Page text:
John Johnson, of England, settled in Albemarle county, Va., at a very early date. He had two sons, Bailey and James. Bailey married a Miss Moreland, and they had nine children: Basil, Susan W., Bailey, Jr., John, Pinckard, Smith, George, Charles and Presley. Bailey and Charles were the only ones who left Virginia. George was a soldier in the Revolutionary War. He married Elizabeth Blackmore, of Virginia, and they had nine children: Elizabeth, Hannah, Catharine, Nancy, Charles, Edward, George, Bailey and Jemima. Nancy, Edward, Catharine and Jemima died in childhood, in Virginia. Charles was married twice, first to Rachel Woodward, and second to Harriet Ficklin, both of Virginia. By his first wife he had three children, and by the second four. In 1836 he bought Nathan Boone's farm and settled in St. Charles county, Mo., but in 1846 he removed to Illinois. Elizabeth married Rodman Kenner, who settled in St. Charles county in 1834. Hannah married Joseph B. Stallard, who settled in St. Charles county in 1835. George S. married Mrs. Eliza A. Hunter, whose maiden name was Gautkins. She was a daughter of Edward Gautkins and Mary Oty, of Bedford county, Va. Bailey was married twice, first to Catharine Forshea, and after her death to Nancy Campbell.

In 1834, Rodman Kenner, of Virginia, came to Missouri, and settled near Missouriton, on Darst's Bottom, where he lived one year, and then moved out to the Boone's Lick road and opened a hotel where the town of Pauldingville now stands. Mr. Kenner was a first-class landlord, and his house became a noted resort during the palmy days of staging on the Boone's Lick road. Col. Thomas H. Benton and many other well known and leading men of earlier times often stopped there; and, in fact, no one ever thought of passing Kenner's without taking a meal or sleeping one night in his excellent beds. Travelers always had a good time there, and would travel hard two or three days in order to reach the house in time to stay all night. Mr. Kenner made a fortune, and died in June, 1876, in the eighty-sixth year of his age. (See "Anecdotes and Adventures.")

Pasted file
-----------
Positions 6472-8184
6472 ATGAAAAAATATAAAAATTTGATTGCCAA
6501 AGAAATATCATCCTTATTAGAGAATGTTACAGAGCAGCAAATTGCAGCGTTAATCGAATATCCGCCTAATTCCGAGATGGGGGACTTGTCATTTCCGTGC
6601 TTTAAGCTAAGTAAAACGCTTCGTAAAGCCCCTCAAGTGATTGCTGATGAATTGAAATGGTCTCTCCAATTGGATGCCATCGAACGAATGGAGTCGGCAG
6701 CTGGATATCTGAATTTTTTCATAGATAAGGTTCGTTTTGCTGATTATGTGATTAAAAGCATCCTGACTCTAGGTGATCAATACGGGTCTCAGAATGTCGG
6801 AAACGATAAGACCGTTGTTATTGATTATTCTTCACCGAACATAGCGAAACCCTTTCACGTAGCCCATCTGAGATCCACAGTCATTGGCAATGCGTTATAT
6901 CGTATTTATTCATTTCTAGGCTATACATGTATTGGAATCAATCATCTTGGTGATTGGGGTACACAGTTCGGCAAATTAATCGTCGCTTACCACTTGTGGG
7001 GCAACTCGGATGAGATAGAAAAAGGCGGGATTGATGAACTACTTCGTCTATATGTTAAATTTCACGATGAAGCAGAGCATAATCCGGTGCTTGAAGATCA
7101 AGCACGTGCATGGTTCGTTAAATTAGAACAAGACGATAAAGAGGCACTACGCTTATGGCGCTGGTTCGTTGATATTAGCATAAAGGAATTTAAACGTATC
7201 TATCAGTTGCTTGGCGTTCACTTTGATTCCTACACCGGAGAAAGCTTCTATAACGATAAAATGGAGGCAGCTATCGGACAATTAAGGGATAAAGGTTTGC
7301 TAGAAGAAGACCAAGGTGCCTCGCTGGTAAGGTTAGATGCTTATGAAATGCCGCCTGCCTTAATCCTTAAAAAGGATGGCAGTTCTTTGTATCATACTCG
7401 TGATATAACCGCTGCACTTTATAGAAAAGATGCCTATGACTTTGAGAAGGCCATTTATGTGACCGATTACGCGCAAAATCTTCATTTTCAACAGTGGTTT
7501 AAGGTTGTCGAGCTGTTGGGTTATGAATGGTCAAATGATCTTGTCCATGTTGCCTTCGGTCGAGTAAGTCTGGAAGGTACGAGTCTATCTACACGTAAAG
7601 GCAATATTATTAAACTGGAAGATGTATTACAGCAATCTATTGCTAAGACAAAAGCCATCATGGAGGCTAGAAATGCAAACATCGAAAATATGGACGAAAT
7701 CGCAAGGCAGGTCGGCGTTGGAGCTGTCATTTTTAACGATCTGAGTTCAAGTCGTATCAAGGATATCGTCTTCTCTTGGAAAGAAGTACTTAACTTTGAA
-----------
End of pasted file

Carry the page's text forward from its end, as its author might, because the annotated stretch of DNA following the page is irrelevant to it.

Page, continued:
Walter Stallard and wife, Hannah Pitts, were both of Virginia. Their son, Randolph, married Mary Bullett, of Culpepper county, Va., and they had seven children: Susan, Maria, Lucy, Thomas, Joseph B., Randolph and Harrison. Joseph B. was a soldier in the War of 1812. He married Hannah Johnson, and settled in St. Charles in 1836. They had seven children: Maria L., Mary E., Amanda M., Mortimer, Adelia, Benjamin H. and George R., who died young. Mary E. married B. H. Boone; Maria L. married J. C. Luckett; Amanda M., A. S. Clinton; Adelia, Col. Thomas Moore, and Mortimer, Amy Craig.


The town of August is located on the Missouri river, in Femme Osage township. The town was originally called Mount Pleasant, and was laid out in 1836 by Leonard Harold, a Pennsylvania Dutchman, who came to the locality immediately after the War of 1812, through which he had served as a soldier. The population is largely German, the people being exceedingly thrifty and prosperous. The town has no railroad communication, the shipping business being done by river. Up to 1872 Augusta had a very fine landing under the hills that front the Missouri, but during that year the river changed its current, filled in the main channel opposite the town, and the place became practically shut off from the stream, so that the channel is now on the opposite extreme of the bottom land, on the Franklin county side. The landing is now twelve miles down the river, from which point all supplies are hauled by wagon. In the halcyon days of the town the warehouse of Frederick Wencker was the general headquarters for all trading, and he was the leading spirit of the place.

Harold was for many years monarch of all he surveyed, living alone on the village site. In 1835 the emigration of Germans began, and among the first to locate there were Louis Aversman, Conrad Hospers, William Hospers and Louis Hospers.